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Davison, William [Bill] (1925–1993), geriatrician, was born at 1 Burntland Avenue, Southwick, Sunderland, on 12 September 1925, the son of Thomas Kirkup Davison, builder and contractor, and his wife, Mary, née Atkinson. He was educated at Bede grammar school, Sunderland, and from 1943 studied medicine at Edinburgh University, where he was prominent in many student councils and the athletics club. He qualified MB ChB in 1948, held house posts at the Western General Hospital, Edinburgh, and then joined the Royal Army Medical Corps. When his national service was completed, he returned to Sunderland where his father still lived, his mother having died of pneumonia in 1949.

Bill Davison initially considered a career in surgery and trained as a surgical registrar at Ryhope General Hospital and the Royal Infirmary, Sunderland. There he met Oscar Olbrich and Lyn Woodford-Williams, the pioneering geriatricians. Their enthusiasm for improving the medical care of older people converted him to follow their example. In 1953 he became Olbrich's senior house officer and later registrar. Following Olbrich's untimely death in 1957, he became Woodford-Williams's registrar and later senior registrar. He passed the MRCP (Edinburgh) examination in 1958. Meanwhile, at Christ Church, Bishopwearmouth, on 15 February 1954 he had married Lilas Grief (b. 1932), nurse, and daughter of William Grief, transport manager. They had three children.

Davison was appointed consultant geriatrician at Cambridge in 1960. There he created a geriatric service from scratch. He had responsibility for 600 beds in nine widely placed hospitals, all of which were former workhouses or isolation units, and where previous medical standards were very poor. His main base was an old dilapidated workhouse at Chesterton on the outskirts of Cambridge. The physician in nominal charge of these chronic sick beds had visited once and was so shocked by what he saw he never returned. The waiting list for admission exceeded 300, which Davison ignored unless general practitioners agitated. He had no secretaries or junior medical staff other than general practitioners. Investigative and treatment facilities were very limited. Davison introduced a new geriatric service with great determination. He examined all his inpatients, got them out of bed and into their daytime clothes. These actions caused outraged ‘do-gooders’ to write to the local papers complaining about this ‘sadistic’ treatment. Some nurses never overcame their resistance to the changes. He bullied the local authority to take patients who did not need hospital care. His greatest support came from lay people such as the administrators, which contrasted with marked resistance from the general physicians. He gradually acquired more junior medical staff and consultant colleagues, opened an outpatient department, and established a network of community and day hospitals. He played a key role in bringing geriatric medicine into the heart of the new Addenbrooke's Hospital, culminating in the setting up of a chair of clinical gerontology in 1989, the year before he retired.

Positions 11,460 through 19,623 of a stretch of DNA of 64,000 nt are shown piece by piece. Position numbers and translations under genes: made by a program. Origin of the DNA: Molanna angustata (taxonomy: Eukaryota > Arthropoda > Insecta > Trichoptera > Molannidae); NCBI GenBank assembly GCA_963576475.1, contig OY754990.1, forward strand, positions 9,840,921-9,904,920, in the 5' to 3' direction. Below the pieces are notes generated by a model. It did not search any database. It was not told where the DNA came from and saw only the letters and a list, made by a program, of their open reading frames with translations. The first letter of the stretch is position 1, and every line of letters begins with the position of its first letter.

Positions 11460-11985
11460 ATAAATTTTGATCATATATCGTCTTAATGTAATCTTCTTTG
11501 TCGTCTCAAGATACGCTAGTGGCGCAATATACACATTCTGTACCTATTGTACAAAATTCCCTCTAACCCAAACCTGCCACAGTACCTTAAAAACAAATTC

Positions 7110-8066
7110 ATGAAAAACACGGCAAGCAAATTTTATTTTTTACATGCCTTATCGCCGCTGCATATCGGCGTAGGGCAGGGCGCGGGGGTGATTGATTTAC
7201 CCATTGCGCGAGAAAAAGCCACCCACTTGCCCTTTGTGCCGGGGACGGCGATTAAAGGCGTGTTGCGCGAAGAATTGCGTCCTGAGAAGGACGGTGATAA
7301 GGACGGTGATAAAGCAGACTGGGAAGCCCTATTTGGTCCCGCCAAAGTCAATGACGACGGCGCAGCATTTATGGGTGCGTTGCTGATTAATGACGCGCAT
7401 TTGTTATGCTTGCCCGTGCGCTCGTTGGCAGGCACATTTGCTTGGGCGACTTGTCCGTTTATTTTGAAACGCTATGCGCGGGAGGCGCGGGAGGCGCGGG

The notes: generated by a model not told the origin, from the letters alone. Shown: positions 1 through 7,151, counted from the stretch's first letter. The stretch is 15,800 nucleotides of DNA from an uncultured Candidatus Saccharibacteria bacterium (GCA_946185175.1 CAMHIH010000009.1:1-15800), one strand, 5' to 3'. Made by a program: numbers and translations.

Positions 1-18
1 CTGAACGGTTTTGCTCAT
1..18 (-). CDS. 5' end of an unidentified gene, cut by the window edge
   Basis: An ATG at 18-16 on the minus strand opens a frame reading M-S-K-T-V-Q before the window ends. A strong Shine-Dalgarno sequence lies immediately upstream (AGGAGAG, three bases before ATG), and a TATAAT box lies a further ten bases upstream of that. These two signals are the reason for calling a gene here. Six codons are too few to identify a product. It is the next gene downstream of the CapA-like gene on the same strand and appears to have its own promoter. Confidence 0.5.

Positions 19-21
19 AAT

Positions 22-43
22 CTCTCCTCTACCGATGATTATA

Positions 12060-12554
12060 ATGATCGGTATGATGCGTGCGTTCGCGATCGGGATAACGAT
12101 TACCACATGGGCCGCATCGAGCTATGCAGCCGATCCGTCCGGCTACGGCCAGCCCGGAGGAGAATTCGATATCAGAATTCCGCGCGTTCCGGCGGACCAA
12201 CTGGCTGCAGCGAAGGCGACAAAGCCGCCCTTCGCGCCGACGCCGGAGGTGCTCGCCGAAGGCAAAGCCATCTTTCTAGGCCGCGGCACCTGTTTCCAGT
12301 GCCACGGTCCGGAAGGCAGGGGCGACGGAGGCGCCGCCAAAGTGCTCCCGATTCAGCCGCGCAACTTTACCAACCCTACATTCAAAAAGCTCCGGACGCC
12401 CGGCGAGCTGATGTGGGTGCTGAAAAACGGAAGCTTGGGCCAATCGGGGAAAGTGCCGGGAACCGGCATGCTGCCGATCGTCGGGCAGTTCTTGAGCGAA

Davison was a gifted teacher with a benevolent interest in his medical students, and extended teaching to postgraduates and nurses. He set up a general practitioner vocational training scheme, which, he noted wryly, was not immediately appreciated. He was an associate lecturer, examiner, and member of the board of the faculty of medicine at Cambridge University, examiner for the Royal College of Physicians and the Chartered Society of Physiotherapists, and a member of the council of the British Geriatrics Society. He wrote clinical papers, chapters in several textbooks, and co-wrote two books, including the very successful Lecture Notes on Geriatrics (1977), which ran to six editions. In 1969 he was elected FRCP (Edinburgh), and he was awarded a Cambridge MA degree and made a member of Clare College in 1977. From 1978 to 1983 he served on the General Nursing Council and he was seconded periodically to the NHS Health Advisory Service. He was an officer in the Territorial Army for thirty-three years, was awarded the TD in 1966, and became colonel commanding the 308 (County of London) General Hospital from 1981 to 1985. In this capacity, he was appointed the Queen's Honorary Physician in 1983–4. He was an officer of the order of St John of Jerusalem, president of the Cambridgeshire branch of Age Concern, and founder chairman from 1974 of the British Association for Service to the Elderly.

Davison was kind, charismatic, and good-humoured, with a flow of reminiscences; patients considered him ‘a lovely man’ (private information). He was skilful in committees, a shrewd tactician, and adept at arranging his arguments with a turn of phrase which was mellifluous, diplomatic, and witty. However, when occasion required, he could become brutally direct. Between 1984 and 1988 he proved an effective member of Cambridge Health Authority, and had the contentious task of chairing the committee which allocated the beds in the new Addenbrooke's Hospital. He died at his home, 53 Gilbert Road, Cambridge, on 15 July 1993, following a long illness due to cancer of the colon associated with a painful vasculitis. His wife and three children survived him.

Michael John Denham

Sources  

nomination for consideration for advancement to the fellowship of the Royal College of Physicians of Edinburgh, 10 May 1968, Royal College of Physicians of Edinburgh · ‘Geriatrics as a medical specialty’, interview by H. Houghton, 30 July 1991, BL NSA, F3363–5 · The Times (29 July 1993) · BMJ, 307 (4 Sept 1993), 618 · Proceedings of the Royal College of Physicians of Edinburgh, 24 (1993), 153–4 · personal knowledge (2012) · private information (2012) · b. cert. · m. cert. · d. cert.

Archives  

 

SOUND

 

BL NSA, F3363–5


Likenesses  

obituary photographs · portrait, repro. in R. E. Irvine, ‘W. Davison’, BMJ,